I was sent an eARC of this book through NetGalley, in exchange for my honest review.
Raw, captivating, and undeniably real, Nic Stone joins industry giants Jason Reynolds and Walter Dean Myers as she boldly tackles American race relations in this stunning debut.
Justyce McAllister is top of his class, captain of the debate team, and set for the Ivy League next year—but none of that matters to the police officer who just put him in handcuffs. He is eventually released without charges (or an apology), but the incident has Justyce spooked. Despite leaving his rough neighborhood, he can’t seem to escape the scorn of his former peers or the attitude of his prep school classmates. The only exception: Sarah Jane, Justyce’s gorgeous—and white—debate partner he wishes he didn’t have a thing for.
Struggling to cope with it all, Justyce starts a journal to Dr. Martin Luther King Jr. But do Dr. King’s teachings hold up in the modern world? Justyce isn’t so sure.
Then comes the day Justyce goes driving with his best friend, Manny, windows rolled down, music turned up. Way up. Much to the fury of the white off-duty cop beside them. Words fly. Shots are fired. And Justyce and Manny get caught in the crosshairs. In that media fallout, it’s Justyce who is under attack. The truth of what happened that night—some would kill to know. Justyce is dying to forget.
There’s been quite the buzz around this novel for months now, and it seems to follow in the footsteps of The Hate U Give – a book I unfortunately still haven’t read, but hope to pick up soon. The topic is such an urgent one, considering current events in the US.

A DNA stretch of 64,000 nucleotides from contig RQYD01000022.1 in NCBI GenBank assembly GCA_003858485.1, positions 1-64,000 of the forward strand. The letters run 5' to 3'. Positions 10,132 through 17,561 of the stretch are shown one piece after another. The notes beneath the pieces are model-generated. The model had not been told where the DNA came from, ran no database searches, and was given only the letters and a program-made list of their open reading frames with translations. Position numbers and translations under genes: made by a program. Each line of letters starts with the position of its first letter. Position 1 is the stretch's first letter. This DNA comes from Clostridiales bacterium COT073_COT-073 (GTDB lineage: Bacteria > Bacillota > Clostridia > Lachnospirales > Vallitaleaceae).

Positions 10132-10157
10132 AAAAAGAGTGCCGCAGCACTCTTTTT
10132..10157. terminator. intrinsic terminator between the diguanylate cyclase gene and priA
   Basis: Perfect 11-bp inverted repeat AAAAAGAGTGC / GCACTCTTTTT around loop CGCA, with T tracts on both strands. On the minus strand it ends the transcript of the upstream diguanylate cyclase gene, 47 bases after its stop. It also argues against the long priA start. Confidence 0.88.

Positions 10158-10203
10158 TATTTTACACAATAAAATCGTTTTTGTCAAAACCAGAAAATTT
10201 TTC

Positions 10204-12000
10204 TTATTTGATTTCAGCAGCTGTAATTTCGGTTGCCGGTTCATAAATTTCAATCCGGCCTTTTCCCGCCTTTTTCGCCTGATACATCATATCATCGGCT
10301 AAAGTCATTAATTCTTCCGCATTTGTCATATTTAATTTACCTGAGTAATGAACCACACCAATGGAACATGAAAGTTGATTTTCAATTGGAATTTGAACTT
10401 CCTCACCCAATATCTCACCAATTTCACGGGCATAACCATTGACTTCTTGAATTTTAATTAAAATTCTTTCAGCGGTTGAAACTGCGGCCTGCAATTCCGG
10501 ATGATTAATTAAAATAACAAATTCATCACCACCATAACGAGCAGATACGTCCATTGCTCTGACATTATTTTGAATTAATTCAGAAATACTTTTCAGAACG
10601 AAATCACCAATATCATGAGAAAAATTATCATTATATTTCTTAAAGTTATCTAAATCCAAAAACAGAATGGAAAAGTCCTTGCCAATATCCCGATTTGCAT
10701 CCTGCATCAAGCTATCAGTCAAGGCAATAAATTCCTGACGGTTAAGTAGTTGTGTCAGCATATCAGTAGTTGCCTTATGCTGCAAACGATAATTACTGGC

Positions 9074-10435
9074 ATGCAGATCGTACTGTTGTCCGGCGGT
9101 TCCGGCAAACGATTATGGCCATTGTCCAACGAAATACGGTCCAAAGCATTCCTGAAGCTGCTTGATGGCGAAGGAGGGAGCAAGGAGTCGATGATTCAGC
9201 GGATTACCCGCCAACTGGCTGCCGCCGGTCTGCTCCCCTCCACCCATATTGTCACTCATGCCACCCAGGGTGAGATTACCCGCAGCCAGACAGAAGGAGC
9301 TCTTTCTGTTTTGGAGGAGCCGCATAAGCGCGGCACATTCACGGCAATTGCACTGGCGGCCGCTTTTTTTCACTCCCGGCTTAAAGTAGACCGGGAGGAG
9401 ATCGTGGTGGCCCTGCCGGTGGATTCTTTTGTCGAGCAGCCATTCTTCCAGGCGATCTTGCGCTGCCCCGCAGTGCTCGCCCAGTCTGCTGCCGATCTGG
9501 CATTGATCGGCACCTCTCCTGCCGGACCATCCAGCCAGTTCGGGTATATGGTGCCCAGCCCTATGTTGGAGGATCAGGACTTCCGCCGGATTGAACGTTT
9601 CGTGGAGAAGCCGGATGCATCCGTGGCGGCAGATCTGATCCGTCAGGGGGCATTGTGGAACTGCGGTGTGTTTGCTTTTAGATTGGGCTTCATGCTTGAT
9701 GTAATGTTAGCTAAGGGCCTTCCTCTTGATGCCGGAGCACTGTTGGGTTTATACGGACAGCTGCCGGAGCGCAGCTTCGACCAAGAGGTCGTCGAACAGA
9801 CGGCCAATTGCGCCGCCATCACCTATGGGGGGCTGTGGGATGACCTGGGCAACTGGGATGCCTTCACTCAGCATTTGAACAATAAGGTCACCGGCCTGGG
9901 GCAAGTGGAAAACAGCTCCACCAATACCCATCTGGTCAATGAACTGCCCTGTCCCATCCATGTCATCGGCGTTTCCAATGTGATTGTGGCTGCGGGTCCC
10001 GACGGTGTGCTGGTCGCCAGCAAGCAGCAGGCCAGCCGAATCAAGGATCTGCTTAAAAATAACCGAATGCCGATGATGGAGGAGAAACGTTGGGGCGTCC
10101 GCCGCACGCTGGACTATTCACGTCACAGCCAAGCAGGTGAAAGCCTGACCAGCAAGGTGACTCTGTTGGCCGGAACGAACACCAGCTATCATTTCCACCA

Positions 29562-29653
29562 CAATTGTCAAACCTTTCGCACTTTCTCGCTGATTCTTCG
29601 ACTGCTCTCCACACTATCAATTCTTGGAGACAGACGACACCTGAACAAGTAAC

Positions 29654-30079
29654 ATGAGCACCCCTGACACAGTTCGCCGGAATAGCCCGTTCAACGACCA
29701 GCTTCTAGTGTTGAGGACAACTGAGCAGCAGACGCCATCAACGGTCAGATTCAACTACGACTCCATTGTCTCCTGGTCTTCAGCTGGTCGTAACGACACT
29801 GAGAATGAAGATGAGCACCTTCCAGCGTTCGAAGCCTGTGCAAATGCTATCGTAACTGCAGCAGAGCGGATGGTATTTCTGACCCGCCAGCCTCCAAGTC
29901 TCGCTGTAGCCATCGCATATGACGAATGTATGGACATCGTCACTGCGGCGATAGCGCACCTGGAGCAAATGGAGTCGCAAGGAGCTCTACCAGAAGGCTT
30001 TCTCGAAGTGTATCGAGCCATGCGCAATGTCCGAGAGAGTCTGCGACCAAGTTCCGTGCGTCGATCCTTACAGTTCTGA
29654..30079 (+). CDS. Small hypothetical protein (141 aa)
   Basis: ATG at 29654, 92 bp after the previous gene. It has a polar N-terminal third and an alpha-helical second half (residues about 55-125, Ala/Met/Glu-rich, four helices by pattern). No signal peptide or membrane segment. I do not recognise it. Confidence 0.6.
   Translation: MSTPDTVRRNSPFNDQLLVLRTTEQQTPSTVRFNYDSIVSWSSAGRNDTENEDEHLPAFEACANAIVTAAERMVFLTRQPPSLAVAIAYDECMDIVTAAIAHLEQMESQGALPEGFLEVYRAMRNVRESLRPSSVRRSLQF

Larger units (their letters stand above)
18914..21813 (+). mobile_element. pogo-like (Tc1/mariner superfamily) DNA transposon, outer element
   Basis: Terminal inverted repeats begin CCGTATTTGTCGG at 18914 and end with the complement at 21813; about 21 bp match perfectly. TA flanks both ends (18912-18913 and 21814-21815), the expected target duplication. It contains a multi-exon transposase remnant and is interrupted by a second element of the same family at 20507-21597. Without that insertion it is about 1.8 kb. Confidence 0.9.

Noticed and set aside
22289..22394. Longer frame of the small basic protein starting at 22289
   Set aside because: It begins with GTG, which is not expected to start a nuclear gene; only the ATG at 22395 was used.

“Raw, captivating and undeniably real” really is a great choice of words to describe Dear Martin. This book will crawl under your skin, and the truth of it will make you feel uncomfortable and sad. Because it is. I actually finished this book a day ago because I had to make up my mind before I could write a (semi-)coherent review. This is mainly because the central topic of the book is one that most people would rather not think about. But of course that’s not an option for a lot of people, and that makes it so important to dismiss the initial discomfort and make the effort of reading this book, for example. Justyce was the kind of character you just have to root for throughout the novel, and so was his best friend Manny. I really liked the way one of Manny’s other friends developed throughout the story as his eyes started to open to the injustice around him.
I did have two issues with this book, unfortunately. The first is one that I realize might be there for a reason because it might be a necessity for some people. One of the biggest forms of racism is the unconscious, subtle ways of dividing people based on race. This can be anything, like hurtful remarks and assuming things about someone based on the color of their skin, but also bigger things that aren’t visible for everyone but are embedded in society. This type of racism wasn’t really acknowledged in the book: it mainly (almost only) focusses on the really apert, hateful kind of racism, where people do blackface and dress up in racist outfits, and utter all kinds of racial slurs. I recognize this might be a good way to educate people and open their eyes to the racism around them, but I did miss some nuance here. Secondly, I came across quite a few instances of, both implicit and explicit, misogyny. And I don’t mean from any of the antagonists, but from the protagonists.
Dear Martin is a very important book and I hope it will be a massive success. I would have liked for it to be a little more subtle and more feminist, but it does send a really strong message.